How to Take Apart Shelving
Shelving comes in a wide variety of sizes and shapes, from small cubbyholes for children's toys to large wall-encompassing units containing sections for entertainment systems. Regardless of size or shape, most shelving requires the same basic dis-assembly process to take them apart. First, locate the area where shelving sections join, and then remove the connectors.
Clear all shelves completely so you can access the shelving unit from any angle.
Examine the shelving unit from top to bottom, noting connection points between the shelves and the body of the unit as you inspect. Look for structural braces in the unit--areas where metal reinforcement brackets keep the unit in a single piece, rather than shelving connections meant only as shelf support.
Remove the shelves supported only by pegs or ledges extending from the shelving unit's side. Slide the shelves from the body of the unit and set them aside. Remove the pegs from the holes in the inside walls of the shelving unit by hand, or use a pair of pliers if the pegs prove difficult to remove. Unscrew support ledges secured to the interior unit sides that held the shelves in position using a Phillips-head screwdriver. Then remove the ledge pieces from the unit.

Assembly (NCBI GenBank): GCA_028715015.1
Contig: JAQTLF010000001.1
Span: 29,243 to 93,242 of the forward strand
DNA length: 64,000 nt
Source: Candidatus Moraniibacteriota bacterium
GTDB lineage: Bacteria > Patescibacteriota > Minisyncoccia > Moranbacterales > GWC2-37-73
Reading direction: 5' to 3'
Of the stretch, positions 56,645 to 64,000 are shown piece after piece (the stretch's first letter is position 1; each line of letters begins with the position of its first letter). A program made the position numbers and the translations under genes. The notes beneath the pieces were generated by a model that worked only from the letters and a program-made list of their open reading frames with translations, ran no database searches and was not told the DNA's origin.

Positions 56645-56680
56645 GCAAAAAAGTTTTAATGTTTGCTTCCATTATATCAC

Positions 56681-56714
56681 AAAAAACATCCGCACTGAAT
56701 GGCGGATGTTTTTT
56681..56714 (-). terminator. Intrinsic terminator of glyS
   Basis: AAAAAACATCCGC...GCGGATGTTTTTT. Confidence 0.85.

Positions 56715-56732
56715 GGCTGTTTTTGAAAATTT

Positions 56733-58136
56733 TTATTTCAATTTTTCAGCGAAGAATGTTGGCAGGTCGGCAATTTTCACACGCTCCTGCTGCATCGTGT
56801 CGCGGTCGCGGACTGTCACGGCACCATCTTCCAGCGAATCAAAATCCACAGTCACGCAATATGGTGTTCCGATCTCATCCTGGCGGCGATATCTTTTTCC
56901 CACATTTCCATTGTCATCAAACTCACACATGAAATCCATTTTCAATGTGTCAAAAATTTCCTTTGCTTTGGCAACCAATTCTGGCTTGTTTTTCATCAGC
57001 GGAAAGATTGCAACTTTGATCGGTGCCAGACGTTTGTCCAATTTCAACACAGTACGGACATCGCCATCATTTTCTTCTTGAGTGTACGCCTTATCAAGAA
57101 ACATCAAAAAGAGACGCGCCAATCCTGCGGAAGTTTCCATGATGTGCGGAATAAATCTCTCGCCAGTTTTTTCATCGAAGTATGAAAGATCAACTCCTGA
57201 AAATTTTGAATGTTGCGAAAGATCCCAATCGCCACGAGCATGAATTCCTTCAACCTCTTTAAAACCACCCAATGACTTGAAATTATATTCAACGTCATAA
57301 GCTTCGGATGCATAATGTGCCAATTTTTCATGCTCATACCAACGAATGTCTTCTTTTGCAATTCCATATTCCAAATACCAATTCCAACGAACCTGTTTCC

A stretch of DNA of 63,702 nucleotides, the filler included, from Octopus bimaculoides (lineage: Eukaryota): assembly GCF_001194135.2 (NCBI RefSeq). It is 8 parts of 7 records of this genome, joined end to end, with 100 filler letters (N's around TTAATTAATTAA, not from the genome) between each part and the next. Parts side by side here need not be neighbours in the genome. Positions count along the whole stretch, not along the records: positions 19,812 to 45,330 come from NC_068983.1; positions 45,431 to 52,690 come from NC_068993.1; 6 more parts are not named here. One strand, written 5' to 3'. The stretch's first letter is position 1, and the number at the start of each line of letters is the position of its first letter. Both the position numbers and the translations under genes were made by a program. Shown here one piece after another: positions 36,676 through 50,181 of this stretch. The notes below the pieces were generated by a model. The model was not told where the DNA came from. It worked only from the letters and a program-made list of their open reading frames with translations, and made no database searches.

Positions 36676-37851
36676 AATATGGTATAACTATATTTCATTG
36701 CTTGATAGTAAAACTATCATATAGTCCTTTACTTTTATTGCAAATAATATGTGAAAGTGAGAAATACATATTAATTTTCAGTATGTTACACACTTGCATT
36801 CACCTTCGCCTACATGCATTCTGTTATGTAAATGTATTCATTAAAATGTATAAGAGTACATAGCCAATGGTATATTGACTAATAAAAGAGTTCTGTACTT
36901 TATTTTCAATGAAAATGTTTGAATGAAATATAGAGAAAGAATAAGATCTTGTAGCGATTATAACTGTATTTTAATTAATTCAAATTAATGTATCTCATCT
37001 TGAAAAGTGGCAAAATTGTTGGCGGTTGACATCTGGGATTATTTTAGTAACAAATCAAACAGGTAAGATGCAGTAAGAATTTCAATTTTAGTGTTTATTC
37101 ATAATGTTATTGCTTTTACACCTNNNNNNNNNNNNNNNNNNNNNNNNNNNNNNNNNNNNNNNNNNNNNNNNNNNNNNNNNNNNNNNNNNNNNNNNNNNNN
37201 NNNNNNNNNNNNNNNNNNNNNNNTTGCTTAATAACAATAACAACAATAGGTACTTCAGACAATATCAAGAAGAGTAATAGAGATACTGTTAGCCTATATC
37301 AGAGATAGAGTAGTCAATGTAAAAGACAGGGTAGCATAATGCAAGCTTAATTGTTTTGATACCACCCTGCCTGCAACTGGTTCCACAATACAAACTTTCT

Unscrew the metal brackets that hold structural shelve pieces in place. Structural shelves are the individual shelves throughout the unit that help the unit hold its shape. Have someone hold the shelves as you unscrew the brackets from the walls of the unit. Pull the shelf from the unit, and then unscrew the brackets from the shelves themselves.
Remove the rest of the screws holding the main frame of the shelving unit together. The pieces held in place by the screws include the top and bottom pieces of the shelving unit, as well as the unit rear board. Begin with the top piece, followed by the rear board, and then finish by unscrewing the two side pieces form the unit base.
- Some shelves may use torx screws instead of Phillips or flat-head screws. In that case, use the same process for dis-assembly, but substitute torx wrenches of the appropriate size instead.
Larry Simmons is a freelance writer and expert in the fusion of computer technology and business. He has a B.S. in economics, an M.S. in information systems, an M.S. in communications technology, as well as significant work towards an M.B.A. in finance. He's published several hundred articles with Demand Studios.
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